Dranski J.A.L.,Cooperativa Central de Pesquisa Agricola |
Malavasi U.C.,West Parana State University |
Malavasi M.M.,West Parana State University |
Revista Arvore | Year: 2013
Immediately after planting, tree seedlings face adverse environmental and biotic stresses that must be overcome to ensure survival and to yield a desirable growth. Hardening practices in the nursery may help improve seedling stress resistance through reduction of aboveground plant tissues and increased root volume and biomass. We conducted an assay to quantify changes in the morphogenesis following application of ethephon on seedlings of Pachystroma longifolium (Ness) I. M. Johnst.during hardening. The results showed no effect of the ethephon treatments on the number of leaves but a reduction of up to 50% in seedling height increment, and an increase in stem diameter increment of up to 44% with the 600 mg L-1ethephon treatment, which consequently altered seedling Dickson Quality Index. Our results indicate that ethephon may help to promote desired morphological changes that occur during seedling hardening in nurseries.
Proceedings - International Computer Software and Applications Conference | Year: 2013
This paper summarizes opportunities and challenges of big data. It identifies important research directions and includes a number of questions that have been debated by the panel. © 2013 IEEE.
Lim J.,PurdueUniversity |
Zheng J.Q.,U.S. Army |
Masters K.,U.S. Army |
International Journal of Impact Engineering | Year: 2011
Axial tension and transverse compression experiments on single fibers were performed to investigate the mechanical behavior of three high-performance fibers (Kevlar®, Kevlar® 129, and Twaron ®) with diameters in the order of 9-12 μm. The single fibers were manufactured from 1998 through 2008. A miniaturized tensile Kolsky bar was used to determine the tensile response of PPTA single fibers at a high strain rate. Gage length and strain rate were found to have minimum effects on the tensile strength of PPTA single fibers. Manufacturing time over a decade was found to have negligible effects on the tensile strength of the fibers. Initial transverse compression on the fibers reduces their ultimate tensile strengths. A high resolution scanning electron microscope (SEM) was also used to examine the fracture modes of transversely deformed fibers. Different types of fracture morphology were observed. © 2010 Elsevier Ltd. All rights reserved.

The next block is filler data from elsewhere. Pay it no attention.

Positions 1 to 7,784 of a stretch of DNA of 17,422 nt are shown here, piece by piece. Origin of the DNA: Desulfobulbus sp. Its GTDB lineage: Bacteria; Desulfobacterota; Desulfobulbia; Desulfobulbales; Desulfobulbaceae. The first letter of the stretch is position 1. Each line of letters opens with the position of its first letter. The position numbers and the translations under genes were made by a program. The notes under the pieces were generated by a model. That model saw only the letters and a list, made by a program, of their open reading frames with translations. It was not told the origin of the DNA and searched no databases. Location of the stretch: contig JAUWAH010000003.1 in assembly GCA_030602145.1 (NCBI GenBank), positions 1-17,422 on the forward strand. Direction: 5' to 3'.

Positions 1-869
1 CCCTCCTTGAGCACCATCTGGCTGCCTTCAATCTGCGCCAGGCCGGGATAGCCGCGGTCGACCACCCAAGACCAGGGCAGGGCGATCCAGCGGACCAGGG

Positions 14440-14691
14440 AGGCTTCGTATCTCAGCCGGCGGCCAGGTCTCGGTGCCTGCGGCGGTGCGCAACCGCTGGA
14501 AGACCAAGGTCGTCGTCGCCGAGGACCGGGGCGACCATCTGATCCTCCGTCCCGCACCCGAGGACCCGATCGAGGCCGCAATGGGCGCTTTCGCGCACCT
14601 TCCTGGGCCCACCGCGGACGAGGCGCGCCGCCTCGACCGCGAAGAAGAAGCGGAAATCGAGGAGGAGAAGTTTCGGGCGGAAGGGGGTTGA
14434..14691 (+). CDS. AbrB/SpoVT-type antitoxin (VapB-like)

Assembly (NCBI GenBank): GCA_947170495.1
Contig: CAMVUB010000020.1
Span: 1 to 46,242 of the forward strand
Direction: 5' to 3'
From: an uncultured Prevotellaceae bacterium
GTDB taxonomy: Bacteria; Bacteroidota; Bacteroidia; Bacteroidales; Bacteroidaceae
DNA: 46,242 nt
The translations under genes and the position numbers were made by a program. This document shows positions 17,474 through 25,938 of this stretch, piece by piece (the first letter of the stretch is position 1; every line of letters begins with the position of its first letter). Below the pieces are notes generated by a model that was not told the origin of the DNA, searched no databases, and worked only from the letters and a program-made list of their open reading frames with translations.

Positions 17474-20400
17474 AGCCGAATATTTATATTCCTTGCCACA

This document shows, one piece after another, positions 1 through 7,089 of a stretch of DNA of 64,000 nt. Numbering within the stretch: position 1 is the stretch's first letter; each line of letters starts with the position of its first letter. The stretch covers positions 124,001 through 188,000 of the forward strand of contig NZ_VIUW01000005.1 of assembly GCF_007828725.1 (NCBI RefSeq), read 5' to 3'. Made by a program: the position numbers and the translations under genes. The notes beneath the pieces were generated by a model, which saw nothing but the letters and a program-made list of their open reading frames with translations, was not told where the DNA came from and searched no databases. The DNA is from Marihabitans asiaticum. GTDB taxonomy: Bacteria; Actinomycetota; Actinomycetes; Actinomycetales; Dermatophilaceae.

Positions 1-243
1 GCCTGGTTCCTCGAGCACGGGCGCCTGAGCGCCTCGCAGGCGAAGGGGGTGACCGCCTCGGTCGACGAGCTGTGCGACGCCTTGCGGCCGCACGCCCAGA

Braasch J.,PurdueUniversity |
Entomologia Experimentalis et Applicata | Year: 2012
As studies demonstrating attraction of natural enemies to synthetic herbivore-induced plant volatiles (HIPVs) accumulate, it is becoming increasingly important to investigate how deployment of these compounds influences arthropod behavior and distribution in the field. There is currently an unexplained dichotomy in the literature regarding the distance over which HIPVs are thought to be effective. It is assumed that these compounds increase recruitment of natural enemies into fields, whereas experiments have found the effects of attraction to dissipate as little as 1.5 m from lures. Through the use of the common HIPV phenylethyl alcohol in soybean [Glycine max (L.) Merr (Fabaceae)] fields, we used replicated mini plots to test the spatial scale and consequences of attraction by analyzing the response of a complex arthropod community to HIPVs along a distance gradient from the HIPV source. Although repellent effects were more common than attractive ones, we found that insect responses to HIPVs are generally consistent out to a range of 8 m, corroborating the idea that volatiles can influence a wide area and are capable of increasing arthropod recruitment at a field scale. Evidence of redistribution (i.e., depletion of patches surrounding HIPV-augmented plots) was found for a single taxon, braconid wasps, for which augmentation occurred around the lure, but with a reciprocal decline in abundance at greater distances from the emission site. These results are both encouraging and cautionary. Although broad-scale diffusion of HIPVs appears to be common, redistribution of key predators and/or parasitoids may complicate natural enemy management on a landscape scale by aggravating pest outbreaks in areas robbed of their normal carnivore assemblage. © 2012 The Netherlands Entomological Society.